It is amazing that already at the Saskatoon School of Horticulture we are growing a huge variety of things. Yes, even though winter is barely here, time this morning was spent on happily seeding a huge variety of herbs. Our philosophy is that growing useful crops helps the long winter seem a little bit shorter and keeps the winter blues away.
There is nothing better than to enjoy the wonderful aroma and flavour of food cooked with fresh herbs. Better yet, by growing those herbs we love to cook with, we also derive the benefit of having great-looking edible plants in our home environment. Not all herbs are suitable for growing indoors, but there are many that are really quite easy to grow. I like to suggest you first grow herbs you will use to enhance the food you like to cook or consume. Secondly, try to grow those herbs that are compact in size so they don't get too large for your growing area.
One other thing to remember is that most herbs are sun worshipers. The light in our homes, even if you place your herbs in direct sunlight, will not be sufficient to promote healthy growth. You will have to provide supplemental light for your herbs.
If you are a frugal gardener, it is nice to easily grow herbs in your home without much extra cost or trouble. All you need is somewhere that has enough extra room for a couple of fluorescent fixtures. These lights need to be placed directly above the herbs to ensure they get adequate light. It is a bonus if you can install the lights on small chains so they can be adjusted to change the distance between the light and plants. Be aware that the amount of foot candles (a common measurement of the brightness of light falling on a given area) hitting your plants decreases substantially with the distance the light is away. Ideally you never want to have your lights further away than about eight inches from the lowest leaves. Therefore, this type of lighting works best for shorter herbs.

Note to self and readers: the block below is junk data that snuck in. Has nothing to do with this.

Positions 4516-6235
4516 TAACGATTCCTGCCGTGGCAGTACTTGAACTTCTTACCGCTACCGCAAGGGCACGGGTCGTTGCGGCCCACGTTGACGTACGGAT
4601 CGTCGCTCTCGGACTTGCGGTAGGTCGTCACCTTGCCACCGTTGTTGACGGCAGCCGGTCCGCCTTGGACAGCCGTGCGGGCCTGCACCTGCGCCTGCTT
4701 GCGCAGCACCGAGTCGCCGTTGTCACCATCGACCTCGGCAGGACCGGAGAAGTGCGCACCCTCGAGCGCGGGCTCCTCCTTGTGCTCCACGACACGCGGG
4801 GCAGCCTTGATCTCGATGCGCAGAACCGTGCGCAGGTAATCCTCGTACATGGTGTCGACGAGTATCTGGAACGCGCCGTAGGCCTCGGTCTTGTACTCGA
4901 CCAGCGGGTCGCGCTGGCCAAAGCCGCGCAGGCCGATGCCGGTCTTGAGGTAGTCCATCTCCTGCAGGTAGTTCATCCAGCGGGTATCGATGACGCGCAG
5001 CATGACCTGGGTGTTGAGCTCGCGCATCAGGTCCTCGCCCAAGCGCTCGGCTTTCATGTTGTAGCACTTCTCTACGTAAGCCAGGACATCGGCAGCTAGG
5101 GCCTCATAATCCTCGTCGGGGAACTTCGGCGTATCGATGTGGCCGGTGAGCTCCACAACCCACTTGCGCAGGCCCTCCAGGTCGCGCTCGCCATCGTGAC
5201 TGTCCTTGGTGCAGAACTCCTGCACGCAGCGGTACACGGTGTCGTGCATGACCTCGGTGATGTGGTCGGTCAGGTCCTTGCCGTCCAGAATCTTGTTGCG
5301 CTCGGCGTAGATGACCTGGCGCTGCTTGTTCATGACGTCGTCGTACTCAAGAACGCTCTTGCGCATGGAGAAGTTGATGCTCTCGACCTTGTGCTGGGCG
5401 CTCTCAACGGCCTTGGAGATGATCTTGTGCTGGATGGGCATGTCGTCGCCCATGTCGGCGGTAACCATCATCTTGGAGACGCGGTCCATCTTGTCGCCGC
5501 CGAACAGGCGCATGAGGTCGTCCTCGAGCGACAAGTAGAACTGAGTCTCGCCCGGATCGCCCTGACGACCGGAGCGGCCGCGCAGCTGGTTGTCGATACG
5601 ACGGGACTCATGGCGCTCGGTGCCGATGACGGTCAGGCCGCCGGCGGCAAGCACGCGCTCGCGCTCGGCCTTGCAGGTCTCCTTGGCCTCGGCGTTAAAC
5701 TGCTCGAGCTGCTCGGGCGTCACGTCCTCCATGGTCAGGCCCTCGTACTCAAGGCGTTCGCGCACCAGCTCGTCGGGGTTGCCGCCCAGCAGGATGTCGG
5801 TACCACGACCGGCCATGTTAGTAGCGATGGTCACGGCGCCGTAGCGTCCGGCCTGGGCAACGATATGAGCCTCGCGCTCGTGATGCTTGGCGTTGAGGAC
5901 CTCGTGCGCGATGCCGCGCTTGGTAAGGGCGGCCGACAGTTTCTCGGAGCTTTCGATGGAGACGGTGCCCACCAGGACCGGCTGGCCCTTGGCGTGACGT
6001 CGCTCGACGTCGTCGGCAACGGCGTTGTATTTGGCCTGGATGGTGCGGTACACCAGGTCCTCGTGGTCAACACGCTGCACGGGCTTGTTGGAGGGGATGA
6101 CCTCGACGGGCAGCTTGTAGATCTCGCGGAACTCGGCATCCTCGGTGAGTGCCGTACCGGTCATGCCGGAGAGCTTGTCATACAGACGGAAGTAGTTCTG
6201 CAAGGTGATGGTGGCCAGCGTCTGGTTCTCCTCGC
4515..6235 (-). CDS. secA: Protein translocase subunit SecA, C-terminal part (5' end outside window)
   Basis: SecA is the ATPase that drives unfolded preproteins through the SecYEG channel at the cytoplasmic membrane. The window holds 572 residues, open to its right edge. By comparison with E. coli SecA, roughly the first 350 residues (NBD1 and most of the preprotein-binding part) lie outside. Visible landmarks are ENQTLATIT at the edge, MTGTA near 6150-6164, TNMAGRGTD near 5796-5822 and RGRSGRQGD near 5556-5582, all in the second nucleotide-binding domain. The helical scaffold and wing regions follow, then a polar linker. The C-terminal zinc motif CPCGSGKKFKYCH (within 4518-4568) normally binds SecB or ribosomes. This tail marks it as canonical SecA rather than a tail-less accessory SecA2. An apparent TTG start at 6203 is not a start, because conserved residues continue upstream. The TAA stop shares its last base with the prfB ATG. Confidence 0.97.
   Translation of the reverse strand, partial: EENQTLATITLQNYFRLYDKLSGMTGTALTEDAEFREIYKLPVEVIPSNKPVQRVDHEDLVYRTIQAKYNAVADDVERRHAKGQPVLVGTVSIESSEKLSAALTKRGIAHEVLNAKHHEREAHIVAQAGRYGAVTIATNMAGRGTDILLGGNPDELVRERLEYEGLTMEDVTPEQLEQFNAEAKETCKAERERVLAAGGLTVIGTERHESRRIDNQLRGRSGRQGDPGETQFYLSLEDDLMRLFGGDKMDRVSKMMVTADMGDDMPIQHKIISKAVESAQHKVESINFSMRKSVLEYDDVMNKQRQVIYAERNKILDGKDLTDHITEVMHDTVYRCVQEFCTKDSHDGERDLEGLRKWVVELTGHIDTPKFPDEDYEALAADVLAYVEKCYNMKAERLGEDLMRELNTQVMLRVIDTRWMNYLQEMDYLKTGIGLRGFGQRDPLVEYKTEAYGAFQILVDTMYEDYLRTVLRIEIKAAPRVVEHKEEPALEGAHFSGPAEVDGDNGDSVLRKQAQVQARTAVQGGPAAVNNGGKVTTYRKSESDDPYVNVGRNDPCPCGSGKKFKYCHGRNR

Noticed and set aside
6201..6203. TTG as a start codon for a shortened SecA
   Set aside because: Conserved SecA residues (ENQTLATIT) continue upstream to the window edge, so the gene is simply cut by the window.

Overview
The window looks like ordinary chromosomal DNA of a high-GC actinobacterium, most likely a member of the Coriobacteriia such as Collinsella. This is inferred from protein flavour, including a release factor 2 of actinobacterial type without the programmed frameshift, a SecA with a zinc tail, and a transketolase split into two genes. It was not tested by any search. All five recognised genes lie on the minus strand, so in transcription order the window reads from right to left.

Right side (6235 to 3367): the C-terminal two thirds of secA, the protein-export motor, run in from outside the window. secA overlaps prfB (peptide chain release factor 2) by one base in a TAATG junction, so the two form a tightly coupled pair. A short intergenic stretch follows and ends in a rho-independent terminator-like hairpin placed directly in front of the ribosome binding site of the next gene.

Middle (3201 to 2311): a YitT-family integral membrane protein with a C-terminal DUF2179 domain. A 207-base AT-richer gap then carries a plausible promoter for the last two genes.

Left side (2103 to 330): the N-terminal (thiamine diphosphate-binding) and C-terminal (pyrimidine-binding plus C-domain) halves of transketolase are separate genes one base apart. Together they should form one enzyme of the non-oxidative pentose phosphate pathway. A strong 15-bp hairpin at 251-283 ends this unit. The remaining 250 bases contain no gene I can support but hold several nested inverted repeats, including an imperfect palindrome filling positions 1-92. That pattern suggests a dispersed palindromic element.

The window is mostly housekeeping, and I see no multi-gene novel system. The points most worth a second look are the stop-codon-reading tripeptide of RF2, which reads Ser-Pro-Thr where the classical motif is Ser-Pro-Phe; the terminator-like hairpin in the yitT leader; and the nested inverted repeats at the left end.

Although light is the most important factor for success, soil also has importance. Herbs almost always like good drainage, so ensure your soil mixture will drain quite quickly. Feed your herbs once a week while they are actively growing and water less often and more thoroughly. If you wait until the soil is dry to the touch, you will ensure that you do not "drown" your herbs before you have a chance to enjoy them.
The following herbs are my personal favourites. Most are consistently compact, have great flavour and have worked well under my growing conditions.
Fernleaf Dill (Anethum graveolens): up to 18 inches tall, germinates in seven to 14 days at room temperature.
Spicy Globe Basil (Ocimum basilicum minimum): dense form of basil about eight inches tall with good flavour; germinates six to 12 days at room temperature. Good for the skin, colds and the flu.
Holy Basil (Ocimum tenuiflorum): makes a great relaxing tea that will help to sooth the stress in your life and help heal your body from the ravages of everyday life. Pinch back vigorously to help keep contained.
Greek Oregano (Origanum vulgare hirtum): true Mediterranean oregano with excellent flavour, eight to 12 inches tall and germinates in seven to 21 days at room temperature.
English Mint (Mentha spicata): very well behaved for a mint with broader leaves that makes splendid tea and is high in vitamin C and iron.
Extra Curled Dwarf Parsley (Petroselinum crispum): great for the immune system and the dinner plate.
- Hanbidge is a horticulturist with the Saskatoon School of Horticulture and can be reached at 306-931-GROW(4769); by email at firstname.lastname@example.org or check out our website at saskhort.com.